Over the years I have made many wishes—some materialistic and some I can’t even remember. However, the one thing that never changed throughout the years was my great desire to find happiness within. I used to believe I would achieve this if I were seen as pretty to others, if I got rid of “The Jerk” and if I had a bank account that wouldn’t decline on me. It is only now that I realize those things may make life a little easier, but that does not necessarily equal happiness.
I only really became truly happy though when I learned to love and accept myself for who I am, imperfections and all. It was challenging and felt almost impossible at times to stop seeing myself as below others. I had to learn to stop seeking constant approval and verification and value my own opinion and decisions.
I speak to Mum now and she recalls the times I would be in tears in the kitchen just wishing so many parts of myself didn’t exist. She would try to get me to see what she saw, but I would just respond, “You have to say that, you’re my mum”. I like to look back on these moments whenever I start to have any self-doubts because it reminds me that I have already achieved so much and that I do have the strength to keep overcoming any obstacles that arise. Now I want to do my best to help others who are struggling with their own self-worth so they know that they are not alone.
Recently I have started sharing my story in the hope of raising awareness for dystonia and reaching out to others who are suffering because I know that living with a condition with little awareness can make you feel alone and helpless. To help me on my mission, I started to research online communities that share people’s stories to help inspire others. One online community I came across that really stood out to me was “Yoocan”. This community is really changing the face of disability. Since typically the stories shared about people with disabilities relate to struggles and hardships, the automatic reaction people have is pity. Disability or no disability, we will all experience problems in our life. Yes, a person living with a disability may have some extra barriers to overcome, but this does not mean we should underestimate this person’s ability.
If you haven’t heard of Yoocan or accessed their website, Instagram or Facebook—I highly recommend you look at the community they have created, it is filled with countless amazing and inspirational people from across the world. Yoocan has created a space where people from diverse cultures and backgrounds who live with or know someone who lives with a disability can share their stories to the world. I wish I knew about this community when I was younger because I always feared no-one would accept me in the adult world because I had a movement disorder. Now I am reading these amazing stories about people who choose to live their life the way they want without letting anyone limit them. They are real role models and I am grateful to now be part of this community.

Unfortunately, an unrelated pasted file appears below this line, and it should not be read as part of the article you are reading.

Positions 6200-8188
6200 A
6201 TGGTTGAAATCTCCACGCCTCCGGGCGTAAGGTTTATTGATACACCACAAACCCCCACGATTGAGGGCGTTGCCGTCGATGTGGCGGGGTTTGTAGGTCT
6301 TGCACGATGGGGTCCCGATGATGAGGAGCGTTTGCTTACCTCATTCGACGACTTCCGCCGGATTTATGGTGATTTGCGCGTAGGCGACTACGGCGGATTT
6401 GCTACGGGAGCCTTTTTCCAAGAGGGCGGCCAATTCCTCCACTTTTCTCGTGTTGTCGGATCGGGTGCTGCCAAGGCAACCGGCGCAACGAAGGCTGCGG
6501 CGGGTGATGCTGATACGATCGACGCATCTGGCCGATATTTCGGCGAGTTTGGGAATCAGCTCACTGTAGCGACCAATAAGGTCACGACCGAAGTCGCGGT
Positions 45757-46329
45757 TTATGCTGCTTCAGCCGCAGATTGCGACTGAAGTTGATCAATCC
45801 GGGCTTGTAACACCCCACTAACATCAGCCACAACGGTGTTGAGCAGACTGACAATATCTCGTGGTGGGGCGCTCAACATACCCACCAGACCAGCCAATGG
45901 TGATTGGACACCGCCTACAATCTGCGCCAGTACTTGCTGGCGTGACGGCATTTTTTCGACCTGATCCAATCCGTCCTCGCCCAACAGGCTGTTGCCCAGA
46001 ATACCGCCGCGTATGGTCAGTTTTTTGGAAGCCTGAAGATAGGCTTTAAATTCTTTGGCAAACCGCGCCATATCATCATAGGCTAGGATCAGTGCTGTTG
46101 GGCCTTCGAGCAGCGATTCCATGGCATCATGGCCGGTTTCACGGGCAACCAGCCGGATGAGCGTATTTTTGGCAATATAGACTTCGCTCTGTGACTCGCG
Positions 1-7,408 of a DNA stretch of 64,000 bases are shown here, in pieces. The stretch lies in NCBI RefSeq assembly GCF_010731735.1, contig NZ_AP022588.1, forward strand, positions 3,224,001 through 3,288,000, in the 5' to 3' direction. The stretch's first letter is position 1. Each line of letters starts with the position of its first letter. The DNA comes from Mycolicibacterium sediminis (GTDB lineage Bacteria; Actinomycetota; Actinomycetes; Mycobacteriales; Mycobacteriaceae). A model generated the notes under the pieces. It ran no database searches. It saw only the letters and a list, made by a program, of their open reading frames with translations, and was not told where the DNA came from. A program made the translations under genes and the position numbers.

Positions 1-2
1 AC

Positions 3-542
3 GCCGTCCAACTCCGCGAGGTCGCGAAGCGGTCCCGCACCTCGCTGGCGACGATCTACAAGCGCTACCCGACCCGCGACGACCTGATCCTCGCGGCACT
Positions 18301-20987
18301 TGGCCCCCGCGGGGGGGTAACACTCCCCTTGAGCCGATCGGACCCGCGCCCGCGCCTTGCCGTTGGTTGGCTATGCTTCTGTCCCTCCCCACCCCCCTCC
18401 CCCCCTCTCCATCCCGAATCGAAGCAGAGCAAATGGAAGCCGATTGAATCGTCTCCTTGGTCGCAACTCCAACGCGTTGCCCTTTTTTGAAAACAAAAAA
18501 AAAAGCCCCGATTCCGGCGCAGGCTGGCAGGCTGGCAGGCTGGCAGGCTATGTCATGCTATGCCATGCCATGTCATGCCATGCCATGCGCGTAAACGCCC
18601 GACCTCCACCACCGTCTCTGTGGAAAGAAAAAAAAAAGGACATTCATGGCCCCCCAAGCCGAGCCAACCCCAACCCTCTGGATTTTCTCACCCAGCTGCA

So now, with my new-found confidence, I decided that instead of complaining about the little awareness dystonia has out there, that I will do my best to be part of changing this through “Living with a jerk”. What people may not realize is that without awareness things like diagnosis and finding treatments can be very difficult. The constant back and forth to hospitals can start to take its toll. Thoughts of wondering “What’s wrong with me” and “Am I going to get worse” can take over in your mind. One of my worst triggers seems to be public transport and I have had people on the train at the opposite end of the carriage shout across asking if I am having a fit and other times I have had people openly discuss in front of me with their friends what they think is wrong with me as if I can’t hear. I don’t believe that any of the comments were said to try hurt my feelings but I also don’t believe that how I would feel was considered. Lucky for me I have managed to create an invisible barrier that stops situations like this from impacting me, but this is only one perspective on how myoclonus dystonia has effects on people.
There are different types of Dystonia and many other people with their own story on how dystonia impacts them. James Sutliff, a fellow Yoocan member and Dystonia sufferer, shares his journey and how exercise has helped him with his battle both mentally and physically. His positive attitude and inspiring outlook have led to thousands of people now following him on social media. There is power in numbers and I am excited about continuing to connect with other people and have “Living with a jerk” grow to create greater community awareness and understanding.
My one piece of advice I would give to anyone now is to embrace our differences instead of fighting them and have faith that people will accept you for you. My differences have created amazing opportunities for me that I would never have had without the jerk. If there is anyone who doesn’t accept you for yourself then you don’t need that person in our life.
Be bold, be beautiful and most importantly be proud to be YOU!